All Classics Are Funny: If it isn’t hilarious, do you really think anyone is going to be reading it in ten thousand years? I didn’t think so. (JOEL CUTHBERTSON, NOV 10, 2023, The Bulwark)
ALL THE BEST JOKES, whether literary or otherwise, include some obscure and mysterious mix of expected and unexpected. If a punchline lands—if you get walloped, or even tapped upside the head—it’s because the writer used the quick hit of the expected to distract you from the oncoming haymaker of the unexpected. There’s no getting around metaphors here. Why is a joke funny? We will see the face of God before the truth is known. Possibly God will say, “What do you call a sea creature who keeps banging on the door?” And as the seventh seal is opened, we will glow with glory, murmuring, “O Lord, a knock-topus.”
But I don’t mean that all jokes are simply puns. Consider Norm Macdonald’s all-time late-night routine. “In the early part of the previous century, Germany decided to go to war. And, uh, who did they go to war with? The world.” This verbal gag turns on the way “World War” has been lodged into our brains as a stock phrase, one that has become abstracted and detached from the specific historical realities it’s meant to designate. Norm’s brilliant reifying swerve is the result of his attention to that curious slippage. (“It was actually close,” he says, keeping at it.)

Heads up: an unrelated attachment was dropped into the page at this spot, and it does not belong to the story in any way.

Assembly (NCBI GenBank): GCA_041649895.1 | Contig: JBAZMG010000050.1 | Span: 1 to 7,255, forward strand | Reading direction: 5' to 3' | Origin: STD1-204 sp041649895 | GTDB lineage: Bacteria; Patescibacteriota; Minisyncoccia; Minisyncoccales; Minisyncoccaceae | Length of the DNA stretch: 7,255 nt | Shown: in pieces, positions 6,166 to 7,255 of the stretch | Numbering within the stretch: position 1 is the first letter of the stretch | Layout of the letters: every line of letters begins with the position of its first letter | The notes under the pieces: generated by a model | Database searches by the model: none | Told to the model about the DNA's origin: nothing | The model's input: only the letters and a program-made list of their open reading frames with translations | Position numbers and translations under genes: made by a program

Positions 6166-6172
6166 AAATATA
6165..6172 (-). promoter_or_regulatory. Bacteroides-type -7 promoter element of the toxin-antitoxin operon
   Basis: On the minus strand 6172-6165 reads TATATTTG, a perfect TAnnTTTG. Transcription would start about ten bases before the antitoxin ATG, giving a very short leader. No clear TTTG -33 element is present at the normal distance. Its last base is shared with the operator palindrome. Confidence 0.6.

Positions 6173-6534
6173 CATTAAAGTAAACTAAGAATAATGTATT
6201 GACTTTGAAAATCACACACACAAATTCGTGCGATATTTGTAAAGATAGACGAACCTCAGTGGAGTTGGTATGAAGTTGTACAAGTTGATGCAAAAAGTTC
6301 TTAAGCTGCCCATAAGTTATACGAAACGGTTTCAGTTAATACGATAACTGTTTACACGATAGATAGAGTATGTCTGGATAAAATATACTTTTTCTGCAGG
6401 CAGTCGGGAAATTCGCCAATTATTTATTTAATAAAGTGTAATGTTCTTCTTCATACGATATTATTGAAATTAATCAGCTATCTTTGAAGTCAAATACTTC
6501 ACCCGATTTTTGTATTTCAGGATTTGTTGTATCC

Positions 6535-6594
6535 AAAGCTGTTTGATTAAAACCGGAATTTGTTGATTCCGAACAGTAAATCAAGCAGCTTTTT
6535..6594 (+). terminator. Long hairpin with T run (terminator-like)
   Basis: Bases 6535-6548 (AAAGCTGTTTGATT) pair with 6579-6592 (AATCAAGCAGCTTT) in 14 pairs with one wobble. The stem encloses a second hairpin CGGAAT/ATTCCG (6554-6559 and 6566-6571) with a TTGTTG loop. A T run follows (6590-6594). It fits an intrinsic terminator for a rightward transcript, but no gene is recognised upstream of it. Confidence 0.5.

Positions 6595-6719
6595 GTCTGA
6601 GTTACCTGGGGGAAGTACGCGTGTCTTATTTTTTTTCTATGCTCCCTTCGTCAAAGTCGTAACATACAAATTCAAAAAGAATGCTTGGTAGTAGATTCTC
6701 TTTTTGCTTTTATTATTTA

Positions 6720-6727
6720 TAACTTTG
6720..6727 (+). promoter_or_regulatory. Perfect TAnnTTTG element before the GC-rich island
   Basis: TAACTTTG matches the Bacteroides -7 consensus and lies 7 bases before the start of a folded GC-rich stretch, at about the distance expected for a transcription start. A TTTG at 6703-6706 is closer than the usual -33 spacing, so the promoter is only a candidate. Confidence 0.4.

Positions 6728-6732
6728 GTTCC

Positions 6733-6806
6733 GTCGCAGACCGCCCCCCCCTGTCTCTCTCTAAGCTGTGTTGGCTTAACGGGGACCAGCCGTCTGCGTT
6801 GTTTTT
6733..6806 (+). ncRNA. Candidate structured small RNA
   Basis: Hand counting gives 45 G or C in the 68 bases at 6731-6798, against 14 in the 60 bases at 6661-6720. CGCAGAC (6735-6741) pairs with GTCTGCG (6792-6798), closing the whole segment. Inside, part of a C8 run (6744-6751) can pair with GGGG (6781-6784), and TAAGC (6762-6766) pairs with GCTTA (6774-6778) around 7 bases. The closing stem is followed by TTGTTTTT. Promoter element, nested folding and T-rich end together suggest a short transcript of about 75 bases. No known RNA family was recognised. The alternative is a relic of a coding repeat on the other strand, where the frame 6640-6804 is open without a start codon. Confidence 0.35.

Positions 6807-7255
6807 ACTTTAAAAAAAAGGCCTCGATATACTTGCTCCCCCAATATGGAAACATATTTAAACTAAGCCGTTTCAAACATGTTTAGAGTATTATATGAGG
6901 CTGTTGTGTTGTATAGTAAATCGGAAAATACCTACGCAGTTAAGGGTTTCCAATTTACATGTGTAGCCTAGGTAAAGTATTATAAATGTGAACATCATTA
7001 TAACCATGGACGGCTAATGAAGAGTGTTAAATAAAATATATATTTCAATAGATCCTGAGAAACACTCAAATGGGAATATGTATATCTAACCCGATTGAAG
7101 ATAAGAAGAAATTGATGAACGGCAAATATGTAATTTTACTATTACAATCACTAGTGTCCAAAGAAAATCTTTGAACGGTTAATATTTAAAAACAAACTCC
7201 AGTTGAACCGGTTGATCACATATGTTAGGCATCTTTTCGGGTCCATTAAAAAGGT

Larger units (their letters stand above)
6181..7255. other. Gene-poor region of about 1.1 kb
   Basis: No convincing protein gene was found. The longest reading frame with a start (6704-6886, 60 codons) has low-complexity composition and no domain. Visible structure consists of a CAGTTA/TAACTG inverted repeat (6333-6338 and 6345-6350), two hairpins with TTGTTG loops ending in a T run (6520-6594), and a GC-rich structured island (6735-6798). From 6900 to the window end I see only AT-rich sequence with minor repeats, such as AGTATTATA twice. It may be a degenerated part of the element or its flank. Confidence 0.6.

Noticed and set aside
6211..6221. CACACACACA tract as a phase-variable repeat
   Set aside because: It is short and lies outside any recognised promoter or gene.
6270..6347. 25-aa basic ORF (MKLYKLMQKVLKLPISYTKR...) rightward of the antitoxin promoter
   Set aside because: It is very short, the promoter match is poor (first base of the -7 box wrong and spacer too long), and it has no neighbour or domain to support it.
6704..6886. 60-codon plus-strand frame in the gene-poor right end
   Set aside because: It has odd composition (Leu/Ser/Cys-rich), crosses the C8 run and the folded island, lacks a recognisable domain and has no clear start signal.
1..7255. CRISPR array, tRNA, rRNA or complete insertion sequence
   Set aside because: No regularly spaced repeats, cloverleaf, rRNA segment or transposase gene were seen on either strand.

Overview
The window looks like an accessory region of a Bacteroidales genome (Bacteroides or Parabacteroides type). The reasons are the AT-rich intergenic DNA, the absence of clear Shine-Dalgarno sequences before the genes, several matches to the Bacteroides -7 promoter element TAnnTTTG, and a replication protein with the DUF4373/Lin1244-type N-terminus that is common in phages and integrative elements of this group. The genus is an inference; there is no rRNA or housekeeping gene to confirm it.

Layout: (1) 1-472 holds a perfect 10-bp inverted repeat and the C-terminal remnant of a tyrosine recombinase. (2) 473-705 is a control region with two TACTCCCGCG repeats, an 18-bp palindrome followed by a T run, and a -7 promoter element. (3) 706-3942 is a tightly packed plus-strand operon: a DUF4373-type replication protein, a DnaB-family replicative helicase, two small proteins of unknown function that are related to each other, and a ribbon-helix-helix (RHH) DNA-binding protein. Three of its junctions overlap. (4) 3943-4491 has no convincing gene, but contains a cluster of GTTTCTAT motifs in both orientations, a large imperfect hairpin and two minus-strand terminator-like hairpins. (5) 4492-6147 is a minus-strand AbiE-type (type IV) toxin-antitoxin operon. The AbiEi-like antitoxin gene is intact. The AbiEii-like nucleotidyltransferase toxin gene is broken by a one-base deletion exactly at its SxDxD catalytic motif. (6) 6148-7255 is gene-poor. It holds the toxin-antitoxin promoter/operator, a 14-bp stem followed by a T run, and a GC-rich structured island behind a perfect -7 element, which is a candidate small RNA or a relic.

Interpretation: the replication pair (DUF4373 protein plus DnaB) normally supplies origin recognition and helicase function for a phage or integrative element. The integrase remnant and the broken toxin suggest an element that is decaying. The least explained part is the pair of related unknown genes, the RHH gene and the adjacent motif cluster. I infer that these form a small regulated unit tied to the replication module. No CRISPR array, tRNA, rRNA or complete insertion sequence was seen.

The same deep attention that enables great jokes can be found in all the books that have earned the “classic” label. Without humor, without the heel-turn of wit, a book’s range shrinks. The re-readability of lasting works is based on the vivacity of the text’s continual swerves, the mix of expectations met, undermined, and overturned. Humor is a virtuosic form of the mind’s spontaneous engagement with the world: Take it away, and the text’s formal vitality, even in the best dramatic outings, withers.